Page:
Under the ice: Military and RCMP divers work together in Arctic dives
'You need an army of guys to come in and set this up to be able to dive in these conditions,' says diver
Canadian Armed Forces and RCMP specialists were scuba diving under Arctic ice this week as part of annual sovereignty exercise Operation Nunalivut.
The divers were working in 12 metres of water just off the Arctic coast near Resolute, Nunavut. The ice is about 1.5 metres thick, with sheets of ice plunging from the surface to near the sea floor.
"Amazing ice formations... Those big sheets of ice are actually forced down underneath the water… You can swim right down under them with shallow clearance," said John Fleming, an RCMP diver from Kelowna, B.C.
Fleming said the water temperature (1 C) is comparable to ice water dives in other parts of the country, but the surface air temperature is the main challenge.
"You need an army of guys to come in and set this up to be able to dive in these conditions," said Fleming.
At below -30 C, skin can freeze in minutes, plastic cables become brittle, and even special fuel is required to ensure generators keep running.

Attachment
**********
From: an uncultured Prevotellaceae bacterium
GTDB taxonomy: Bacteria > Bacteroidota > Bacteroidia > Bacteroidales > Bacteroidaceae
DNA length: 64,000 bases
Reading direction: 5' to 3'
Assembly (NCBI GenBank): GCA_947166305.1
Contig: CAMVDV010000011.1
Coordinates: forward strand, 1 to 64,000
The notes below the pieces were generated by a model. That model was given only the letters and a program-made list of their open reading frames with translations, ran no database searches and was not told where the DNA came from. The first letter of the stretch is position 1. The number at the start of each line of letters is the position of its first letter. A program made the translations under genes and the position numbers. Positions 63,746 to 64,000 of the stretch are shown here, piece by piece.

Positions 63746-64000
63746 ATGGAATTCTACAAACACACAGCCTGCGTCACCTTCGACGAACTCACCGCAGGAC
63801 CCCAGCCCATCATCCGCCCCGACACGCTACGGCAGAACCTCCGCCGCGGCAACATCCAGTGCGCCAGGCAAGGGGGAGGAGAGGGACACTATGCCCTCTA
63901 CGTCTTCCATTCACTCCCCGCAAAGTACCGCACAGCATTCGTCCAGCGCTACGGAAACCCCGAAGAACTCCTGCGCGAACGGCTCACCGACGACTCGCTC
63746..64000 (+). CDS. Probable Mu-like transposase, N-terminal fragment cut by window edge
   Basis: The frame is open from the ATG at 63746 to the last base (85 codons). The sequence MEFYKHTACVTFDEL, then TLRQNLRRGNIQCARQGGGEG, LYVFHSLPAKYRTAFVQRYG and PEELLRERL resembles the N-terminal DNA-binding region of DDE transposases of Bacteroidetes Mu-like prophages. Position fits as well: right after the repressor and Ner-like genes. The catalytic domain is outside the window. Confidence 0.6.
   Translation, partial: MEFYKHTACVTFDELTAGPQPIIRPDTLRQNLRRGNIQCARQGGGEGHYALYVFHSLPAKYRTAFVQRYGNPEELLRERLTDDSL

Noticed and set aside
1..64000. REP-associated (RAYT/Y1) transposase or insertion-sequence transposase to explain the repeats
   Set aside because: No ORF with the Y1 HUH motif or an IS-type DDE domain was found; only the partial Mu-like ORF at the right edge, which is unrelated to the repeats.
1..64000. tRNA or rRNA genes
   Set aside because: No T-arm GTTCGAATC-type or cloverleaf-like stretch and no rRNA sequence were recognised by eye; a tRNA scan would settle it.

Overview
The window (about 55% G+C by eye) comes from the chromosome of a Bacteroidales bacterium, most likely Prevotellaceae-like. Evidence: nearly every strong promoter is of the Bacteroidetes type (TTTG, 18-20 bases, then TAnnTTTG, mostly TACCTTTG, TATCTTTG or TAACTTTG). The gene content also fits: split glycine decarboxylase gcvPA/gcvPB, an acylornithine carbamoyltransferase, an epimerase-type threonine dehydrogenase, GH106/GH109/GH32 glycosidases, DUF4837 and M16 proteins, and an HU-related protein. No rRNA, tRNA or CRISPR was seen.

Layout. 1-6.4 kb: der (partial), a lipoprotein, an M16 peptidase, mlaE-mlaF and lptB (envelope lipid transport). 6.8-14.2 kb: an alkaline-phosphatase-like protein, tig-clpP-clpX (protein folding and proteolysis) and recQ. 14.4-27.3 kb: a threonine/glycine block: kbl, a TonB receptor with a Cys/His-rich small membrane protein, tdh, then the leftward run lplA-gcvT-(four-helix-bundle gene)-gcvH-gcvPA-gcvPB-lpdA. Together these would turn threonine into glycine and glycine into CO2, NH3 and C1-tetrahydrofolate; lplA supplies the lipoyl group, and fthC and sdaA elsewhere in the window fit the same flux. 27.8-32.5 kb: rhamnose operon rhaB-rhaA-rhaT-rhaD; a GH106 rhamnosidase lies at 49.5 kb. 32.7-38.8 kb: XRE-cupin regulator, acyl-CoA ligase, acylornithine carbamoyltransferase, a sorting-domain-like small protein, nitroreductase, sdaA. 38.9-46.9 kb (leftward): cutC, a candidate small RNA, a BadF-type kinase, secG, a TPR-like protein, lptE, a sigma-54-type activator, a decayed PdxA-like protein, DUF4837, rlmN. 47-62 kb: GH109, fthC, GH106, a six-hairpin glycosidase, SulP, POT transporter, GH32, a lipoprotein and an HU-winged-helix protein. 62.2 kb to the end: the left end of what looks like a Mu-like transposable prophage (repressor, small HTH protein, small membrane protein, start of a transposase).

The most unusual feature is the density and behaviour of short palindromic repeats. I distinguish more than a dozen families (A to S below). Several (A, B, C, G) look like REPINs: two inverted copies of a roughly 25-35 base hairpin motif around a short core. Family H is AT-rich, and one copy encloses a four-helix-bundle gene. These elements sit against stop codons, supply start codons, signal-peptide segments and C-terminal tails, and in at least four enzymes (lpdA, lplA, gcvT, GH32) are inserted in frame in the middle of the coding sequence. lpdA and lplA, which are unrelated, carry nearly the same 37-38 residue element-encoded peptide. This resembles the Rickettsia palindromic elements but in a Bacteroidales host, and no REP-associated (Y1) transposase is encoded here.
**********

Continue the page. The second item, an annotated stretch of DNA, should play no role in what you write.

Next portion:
The aim of the exercise with 31 scuba divers from the Canadian Army, Navy, and RCMP is to increase collaboration between the units and better understand the equipment needed for High Arctic dives.
The seven army divers participating specialize in demolition, and reconnaissance. The 14 navy divers handle port inspection and underwater engineering. The 10 RCMP divers handle security clearings, and the recovery of bodies and evidence.
This is the first time RCMP divers have participated in a major military operation in the High Arctic.
"We brought our 10 senior guys up here, so any knowledge we gain when we debrief at the end of the operation, they can farm out to their teams," said Sgt. Jay White, national training co-ordinator for the RCMP Underwater Recovery Team.
"We have in the past worked alongside the Canadian Forces divers… but at that point it was two teams working side-by-side.
"This exercise is actually combining into one team where we are having our diver with their diver and one supervisor. And working on our equipment configurations to make them match. It's sort of a teamwork building exercise."
The joint exercise also brought in Canadian Rangers from Resolute to keep an eye out for polar bears.
"My main responsibility is predator control," said Ranger Joe Amarualik.
"We have to keep people safe, so, try to keep it away from people and camp... firing off warning shots or chase it off with the snowmobile."
Operation Nunalivut wraps up on March 10.